Plato, moreover, has called the wise man a king, in The Statesman. The remark is quoted above.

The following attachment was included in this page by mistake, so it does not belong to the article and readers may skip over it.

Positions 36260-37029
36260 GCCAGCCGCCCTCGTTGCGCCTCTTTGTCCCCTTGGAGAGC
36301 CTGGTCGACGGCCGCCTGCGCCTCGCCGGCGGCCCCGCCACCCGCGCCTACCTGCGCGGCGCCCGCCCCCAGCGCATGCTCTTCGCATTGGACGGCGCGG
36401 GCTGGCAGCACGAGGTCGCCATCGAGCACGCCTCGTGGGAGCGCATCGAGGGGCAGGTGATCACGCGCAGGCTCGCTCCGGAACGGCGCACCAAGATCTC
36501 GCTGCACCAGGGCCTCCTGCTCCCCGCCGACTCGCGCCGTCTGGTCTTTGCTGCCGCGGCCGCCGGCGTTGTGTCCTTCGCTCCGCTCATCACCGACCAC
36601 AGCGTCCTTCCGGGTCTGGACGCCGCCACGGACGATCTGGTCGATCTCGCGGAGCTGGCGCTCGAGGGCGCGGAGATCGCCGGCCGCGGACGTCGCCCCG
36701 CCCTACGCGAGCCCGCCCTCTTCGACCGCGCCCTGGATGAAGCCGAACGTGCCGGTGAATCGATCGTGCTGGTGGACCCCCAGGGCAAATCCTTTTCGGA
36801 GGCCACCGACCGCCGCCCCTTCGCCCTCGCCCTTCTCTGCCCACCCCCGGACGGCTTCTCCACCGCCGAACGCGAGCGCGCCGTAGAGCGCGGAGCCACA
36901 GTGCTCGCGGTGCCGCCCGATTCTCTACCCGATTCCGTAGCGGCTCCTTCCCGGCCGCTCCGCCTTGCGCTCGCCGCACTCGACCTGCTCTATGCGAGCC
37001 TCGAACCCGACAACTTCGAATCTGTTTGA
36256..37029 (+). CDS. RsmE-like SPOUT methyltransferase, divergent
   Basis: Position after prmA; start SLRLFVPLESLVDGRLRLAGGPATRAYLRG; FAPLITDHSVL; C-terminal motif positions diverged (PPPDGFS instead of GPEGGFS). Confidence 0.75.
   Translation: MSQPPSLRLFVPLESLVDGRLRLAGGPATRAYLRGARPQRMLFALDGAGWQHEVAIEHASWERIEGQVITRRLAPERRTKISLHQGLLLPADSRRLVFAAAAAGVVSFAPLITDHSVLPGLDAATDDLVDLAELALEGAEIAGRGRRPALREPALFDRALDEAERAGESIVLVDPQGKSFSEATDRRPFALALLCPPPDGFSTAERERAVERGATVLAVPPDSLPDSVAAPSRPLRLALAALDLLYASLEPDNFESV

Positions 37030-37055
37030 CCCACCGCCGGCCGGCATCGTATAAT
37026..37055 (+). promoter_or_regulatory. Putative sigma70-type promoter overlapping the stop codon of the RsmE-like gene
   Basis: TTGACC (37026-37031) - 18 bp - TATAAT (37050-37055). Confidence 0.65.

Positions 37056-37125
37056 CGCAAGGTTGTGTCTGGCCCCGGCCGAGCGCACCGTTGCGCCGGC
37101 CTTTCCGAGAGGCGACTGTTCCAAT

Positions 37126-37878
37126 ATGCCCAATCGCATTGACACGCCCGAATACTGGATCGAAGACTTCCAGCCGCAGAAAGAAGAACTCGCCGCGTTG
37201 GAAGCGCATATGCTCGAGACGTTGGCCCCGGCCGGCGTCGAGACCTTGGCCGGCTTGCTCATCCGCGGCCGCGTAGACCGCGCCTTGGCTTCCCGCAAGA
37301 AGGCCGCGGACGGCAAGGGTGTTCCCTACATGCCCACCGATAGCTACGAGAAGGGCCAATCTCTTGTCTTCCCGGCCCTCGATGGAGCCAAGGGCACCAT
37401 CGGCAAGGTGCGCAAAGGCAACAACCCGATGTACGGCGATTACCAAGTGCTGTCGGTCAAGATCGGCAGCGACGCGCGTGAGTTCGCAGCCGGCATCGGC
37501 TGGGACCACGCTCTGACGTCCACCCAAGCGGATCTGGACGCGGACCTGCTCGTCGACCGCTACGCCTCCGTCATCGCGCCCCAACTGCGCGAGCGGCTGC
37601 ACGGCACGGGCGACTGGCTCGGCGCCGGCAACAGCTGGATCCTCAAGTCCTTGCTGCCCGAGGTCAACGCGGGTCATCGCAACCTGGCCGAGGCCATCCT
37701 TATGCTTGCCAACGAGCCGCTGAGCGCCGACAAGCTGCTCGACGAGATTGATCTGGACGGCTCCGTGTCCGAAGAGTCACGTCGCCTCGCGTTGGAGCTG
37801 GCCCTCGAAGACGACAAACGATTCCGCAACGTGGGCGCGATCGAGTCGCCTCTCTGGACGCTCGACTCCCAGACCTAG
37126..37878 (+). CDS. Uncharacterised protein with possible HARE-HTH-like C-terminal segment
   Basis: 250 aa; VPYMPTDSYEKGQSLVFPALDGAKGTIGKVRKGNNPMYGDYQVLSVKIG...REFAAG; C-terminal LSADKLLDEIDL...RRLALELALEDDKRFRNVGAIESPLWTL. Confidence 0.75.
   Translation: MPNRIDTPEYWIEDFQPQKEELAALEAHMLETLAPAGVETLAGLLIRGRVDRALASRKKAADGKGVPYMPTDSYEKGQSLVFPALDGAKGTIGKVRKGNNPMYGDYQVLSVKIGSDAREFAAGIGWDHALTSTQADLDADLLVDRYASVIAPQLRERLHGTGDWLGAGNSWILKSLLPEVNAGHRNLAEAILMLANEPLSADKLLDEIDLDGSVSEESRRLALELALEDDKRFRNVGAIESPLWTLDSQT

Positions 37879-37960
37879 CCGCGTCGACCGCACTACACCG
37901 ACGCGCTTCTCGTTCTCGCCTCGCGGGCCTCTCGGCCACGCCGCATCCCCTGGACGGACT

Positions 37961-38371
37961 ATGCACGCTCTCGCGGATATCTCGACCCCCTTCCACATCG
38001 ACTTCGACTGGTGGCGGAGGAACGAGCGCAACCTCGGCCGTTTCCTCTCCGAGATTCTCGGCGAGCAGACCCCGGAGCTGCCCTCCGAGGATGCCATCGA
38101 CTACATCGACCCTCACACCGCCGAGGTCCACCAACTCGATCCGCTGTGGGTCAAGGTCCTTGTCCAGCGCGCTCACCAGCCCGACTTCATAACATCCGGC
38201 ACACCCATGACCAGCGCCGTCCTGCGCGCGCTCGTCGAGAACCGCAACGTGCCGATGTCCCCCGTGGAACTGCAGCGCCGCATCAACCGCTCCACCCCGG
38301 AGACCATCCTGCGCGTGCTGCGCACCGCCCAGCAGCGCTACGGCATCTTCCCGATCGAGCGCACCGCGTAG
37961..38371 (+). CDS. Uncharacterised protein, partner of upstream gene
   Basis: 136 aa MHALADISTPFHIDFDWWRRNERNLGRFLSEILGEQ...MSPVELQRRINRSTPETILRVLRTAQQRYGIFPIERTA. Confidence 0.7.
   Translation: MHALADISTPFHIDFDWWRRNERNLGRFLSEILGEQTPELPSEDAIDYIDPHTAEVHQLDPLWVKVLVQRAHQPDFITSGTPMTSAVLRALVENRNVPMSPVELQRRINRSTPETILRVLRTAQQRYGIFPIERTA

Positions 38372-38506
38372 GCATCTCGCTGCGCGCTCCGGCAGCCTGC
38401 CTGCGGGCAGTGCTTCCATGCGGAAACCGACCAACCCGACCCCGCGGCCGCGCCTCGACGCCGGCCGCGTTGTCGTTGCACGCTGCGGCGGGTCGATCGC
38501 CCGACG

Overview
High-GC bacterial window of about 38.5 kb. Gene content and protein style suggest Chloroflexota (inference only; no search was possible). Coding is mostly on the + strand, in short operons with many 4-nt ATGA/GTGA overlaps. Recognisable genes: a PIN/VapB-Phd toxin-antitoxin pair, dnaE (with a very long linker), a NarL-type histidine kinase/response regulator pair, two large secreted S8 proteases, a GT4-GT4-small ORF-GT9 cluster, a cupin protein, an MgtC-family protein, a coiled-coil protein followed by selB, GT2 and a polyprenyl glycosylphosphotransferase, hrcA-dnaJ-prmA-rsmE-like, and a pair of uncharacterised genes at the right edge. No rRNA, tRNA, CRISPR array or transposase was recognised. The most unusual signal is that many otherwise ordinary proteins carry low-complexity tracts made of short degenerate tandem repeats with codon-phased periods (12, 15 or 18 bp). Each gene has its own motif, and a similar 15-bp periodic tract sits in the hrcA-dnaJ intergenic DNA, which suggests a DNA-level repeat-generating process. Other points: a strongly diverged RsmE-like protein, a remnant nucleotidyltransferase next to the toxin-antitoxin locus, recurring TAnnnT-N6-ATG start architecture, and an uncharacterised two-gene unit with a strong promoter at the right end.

These points being demonstrated, let us recur again to our discourse on faith. Well, with the fullest demonstration, Plato proves, that there is need of faith everywhere, celebrating peace at the same time: “For no man will ever be trusty and sound in seditions without entire virtue. There are numbers of mercenaries full of fight, and willing to die in war; but, with a very few exceptions, the most of them are desperadoes and villains, insolent and senseless.” If these observations are right, “every legislator who is even of slight use, will, in making his laws, have an eye to the greatest virtue. Such is fidelity,” 2207 which we need at all times, both in peace and in war, and in all the rest of our life, for it appears to embrace the other virtues. “But the best thing is neither war nor sedition, for the necessity of these is to be deprecated. But peace with one another and kindly feeling are what is best.” From these remarks the greatest prayer evidently is to have peace, according to Plato. And faith is the greatest mother of the virtues. Accordingly it is rightly said in Solomon, “Wisdom is in the mouth of the faithful. 2208 Since also Xenocrates, in his book on “Intelligence,” says “that wisdom is the knowledge of first causes and of intellectual essence.” He considers intelligence as twofold, practical and theoretical, which latter is human wisdom. Consequently wisdom is intelligence, but all intelligence is not wisdom. And it has been shown, that the knowledge of the first cause of the universe is of faith, but is not demonstration. For it were strange that the followers of the Samian Pythagoras, rejecting demonstrations of subjects of question, should regard the bare ipse dixit 2209 as ground of belief; and that this expression alone sufficed for the confirmation of what they heard, while those devoted to the contemplation of the truth, presuming to disbelieve the trustworthy Teacher, God the only Saviour, should demand of Him tests of His utterances. But He says, “He that hath ears to hear, let him hear.” And who is he? Let Epicharmus say:—